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STOP TA Clinic 4/3/23: Incorporating People with Disabilities in STOP Grant Planning and Implementation with Olga Trujillo, Activating Change

In this Clinic, Olga Trujillo described how best to serve survivors with disabilities. About 20% of the US population has a disability and people with disabilities are 4x more likely to experience violence in their lifetime. When serving people with disabilities, different needs and accessibility are needed. A major issue for many people with disabilities is the inaccessibility of services. Having accessible services go beyond simply having ramps at a building but include things like language services, housing shelters that accommodate survivors with service animals, and mental health services. Additionally, serving survivors with disabilities include creating culturally specific, intersectional programs that can address the needs of survivors with multiple underserved identities. STOP Administrators are encouraged to investigate services beyond mainstream service providers in order to maximize the survivors with disabilities served. The conversations closed with Administrators being given the opportunity to ask questions and share their experiences related to supporting organizations that serve survivors with disabilities.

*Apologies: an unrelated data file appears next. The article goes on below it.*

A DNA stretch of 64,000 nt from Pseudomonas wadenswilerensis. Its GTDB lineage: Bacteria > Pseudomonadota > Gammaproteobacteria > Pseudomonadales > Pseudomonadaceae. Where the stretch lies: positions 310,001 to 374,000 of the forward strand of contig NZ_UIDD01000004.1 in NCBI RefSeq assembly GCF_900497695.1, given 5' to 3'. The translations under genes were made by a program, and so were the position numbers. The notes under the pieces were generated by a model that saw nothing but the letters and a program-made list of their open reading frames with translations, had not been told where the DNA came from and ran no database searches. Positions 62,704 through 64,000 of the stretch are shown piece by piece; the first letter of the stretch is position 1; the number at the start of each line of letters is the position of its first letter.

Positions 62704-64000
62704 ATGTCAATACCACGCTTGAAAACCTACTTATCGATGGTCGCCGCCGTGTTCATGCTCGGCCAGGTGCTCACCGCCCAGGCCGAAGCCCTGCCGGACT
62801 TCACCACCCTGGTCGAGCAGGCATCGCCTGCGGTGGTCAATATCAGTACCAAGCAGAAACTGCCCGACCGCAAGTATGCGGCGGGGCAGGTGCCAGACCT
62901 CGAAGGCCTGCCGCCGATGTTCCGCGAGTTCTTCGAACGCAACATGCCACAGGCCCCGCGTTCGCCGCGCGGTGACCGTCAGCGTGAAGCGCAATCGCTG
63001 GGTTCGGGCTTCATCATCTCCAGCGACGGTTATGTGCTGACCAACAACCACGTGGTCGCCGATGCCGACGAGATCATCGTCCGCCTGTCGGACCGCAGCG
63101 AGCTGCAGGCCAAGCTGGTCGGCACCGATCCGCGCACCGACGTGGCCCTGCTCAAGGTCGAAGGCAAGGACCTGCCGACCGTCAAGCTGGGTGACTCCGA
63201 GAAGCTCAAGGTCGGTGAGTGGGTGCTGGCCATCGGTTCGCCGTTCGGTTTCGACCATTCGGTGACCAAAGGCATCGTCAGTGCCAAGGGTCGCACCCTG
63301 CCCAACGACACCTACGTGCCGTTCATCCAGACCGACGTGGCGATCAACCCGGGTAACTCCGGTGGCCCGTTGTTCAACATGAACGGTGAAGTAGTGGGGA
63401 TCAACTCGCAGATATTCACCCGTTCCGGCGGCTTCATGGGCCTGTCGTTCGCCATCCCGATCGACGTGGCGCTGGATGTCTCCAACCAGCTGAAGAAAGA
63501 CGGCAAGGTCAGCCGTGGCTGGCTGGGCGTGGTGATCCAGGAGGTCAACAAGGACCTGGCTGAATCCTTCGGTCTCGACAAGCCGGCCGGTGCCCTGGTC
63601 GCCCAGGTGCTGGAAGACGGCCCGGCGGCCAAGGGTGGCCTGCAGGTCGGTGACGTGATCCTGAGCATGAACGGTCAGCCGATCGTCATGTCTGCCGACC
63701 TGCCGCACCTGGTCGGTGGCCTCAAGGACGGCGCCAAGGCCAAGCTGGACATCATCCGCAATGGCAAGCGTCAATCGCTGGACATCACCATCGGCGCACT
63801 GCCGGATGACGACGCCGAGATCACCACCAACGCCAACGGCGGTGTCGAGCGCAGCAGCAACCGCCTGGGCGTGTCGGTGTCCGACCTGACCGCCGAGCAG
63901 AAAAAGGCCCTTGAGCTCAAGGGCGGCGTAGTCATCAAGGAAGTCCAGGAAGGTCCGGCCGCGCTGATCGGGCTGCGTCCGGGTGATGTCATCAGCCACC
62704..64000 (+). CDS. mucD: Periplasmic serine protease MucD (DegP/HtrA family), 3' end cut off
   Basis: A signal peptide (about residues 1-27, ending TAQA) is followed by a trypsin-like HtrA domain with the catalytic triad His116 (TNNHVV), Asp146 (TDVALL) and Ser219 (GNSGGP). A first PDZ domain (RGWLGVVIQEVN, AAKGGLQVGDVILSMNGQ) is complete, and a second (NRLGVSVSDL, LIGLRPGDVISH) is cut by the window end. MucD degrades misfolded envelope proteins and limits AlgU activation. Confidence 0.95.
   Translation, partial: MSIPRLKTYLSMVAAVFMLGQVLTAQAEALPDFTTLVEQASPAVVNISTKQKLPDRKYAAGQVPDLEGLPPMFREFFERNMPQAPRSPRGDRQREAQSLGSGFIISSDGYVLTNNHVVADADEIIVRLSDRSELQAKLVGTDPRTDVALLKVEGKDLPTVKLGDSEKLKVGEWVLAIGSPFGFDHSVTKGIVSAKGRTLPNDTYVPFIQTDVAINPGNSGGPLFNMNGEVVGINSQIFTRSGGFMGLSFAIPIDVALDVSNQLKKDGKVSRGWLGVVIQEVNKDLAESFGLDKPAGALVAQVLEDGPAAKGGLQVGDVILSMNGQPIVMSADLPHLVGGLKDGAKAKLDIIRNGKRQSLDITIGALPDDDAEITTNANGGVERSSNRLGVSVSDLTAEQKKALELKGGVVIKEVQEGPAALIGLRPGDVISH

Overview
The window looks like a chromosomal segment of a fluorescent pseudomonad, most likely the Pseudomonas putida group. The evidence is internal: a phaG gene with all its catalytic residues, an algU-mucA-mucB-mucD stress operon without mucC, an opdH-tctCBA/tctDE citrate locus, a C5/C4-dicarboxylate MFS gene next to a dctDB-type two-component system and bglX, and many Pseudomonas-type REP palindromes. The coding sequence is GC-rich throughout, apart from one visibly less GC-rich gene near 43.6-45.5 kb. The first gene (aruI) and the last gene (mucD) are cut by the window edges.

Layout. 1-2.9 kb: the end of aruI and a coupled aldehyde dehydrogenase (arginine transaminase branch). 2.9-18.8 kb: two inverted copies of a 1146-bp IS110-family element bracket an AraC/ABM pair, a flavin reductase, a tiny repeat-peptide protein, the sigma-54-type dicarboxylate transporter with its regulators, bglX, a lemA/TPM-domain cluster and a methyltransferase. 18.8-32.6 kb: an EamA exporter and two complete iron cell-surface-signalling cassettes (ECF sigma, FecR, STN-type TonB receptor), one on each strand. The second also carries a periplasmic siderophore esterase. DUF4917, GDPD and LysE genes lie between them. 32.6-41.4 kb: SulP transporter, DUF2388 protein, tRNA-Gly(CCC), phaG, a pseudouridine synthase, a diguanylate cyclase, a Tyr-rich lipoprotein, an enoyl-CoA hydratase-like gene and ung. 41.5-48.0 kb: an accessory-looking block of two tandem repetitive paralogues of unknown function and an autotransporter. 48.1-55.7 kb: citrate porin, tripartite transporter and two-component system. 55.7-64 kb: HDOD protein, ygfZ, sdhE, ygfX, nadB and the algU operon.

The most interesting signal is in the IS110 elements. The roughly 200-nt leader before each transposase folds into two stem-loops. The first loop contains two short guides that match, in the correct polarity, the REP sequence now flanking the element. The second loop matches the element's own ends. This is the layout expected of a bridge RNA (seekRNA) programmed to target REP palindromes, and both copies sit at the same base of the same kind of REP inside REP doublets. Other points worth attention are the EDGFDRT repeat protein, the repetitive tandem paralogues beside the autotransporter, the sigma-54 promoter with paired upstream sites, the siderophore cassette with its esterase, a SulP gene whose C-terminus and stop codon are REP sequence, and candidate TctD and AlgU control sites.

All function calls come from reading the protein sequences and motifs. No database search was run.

Olga Trujillo is the Director of Leadership Development, Visibility, and Collective Healing at Activating Change. Their career spans 40 years, as a lawyer, advocate, author and trainer. Olga has worked on Capitol Hill, at the US Department of Justice, as a consultant and in national non-profit, anti-violence organizations. Throughout the years, they have worked with agencies and organizations in and around the criminal legal system in every state, 3 US territories and 3 countries internationally. In 2011, The Sum of My Parts: A Survivor’s Story of Dissociative Identity Disorder, Olga’s memoir, was released by New Harbinger Publications.  Olga has also co-authored a handbook and other guidance publications for lawyers working with people who have experienced trauma. These include a guide for attorneys which was released in January 2012 and a number of Tip sheets on trauma informed work including “Preparing Survivors for Court” in 2013, “Trauma Informed Legal Advocacy”, “Enhancing Access to Justice: Creating Trauma Informed Courts” and “Enhancing Advocacy Through a Trauma Informed Approach” in 2020.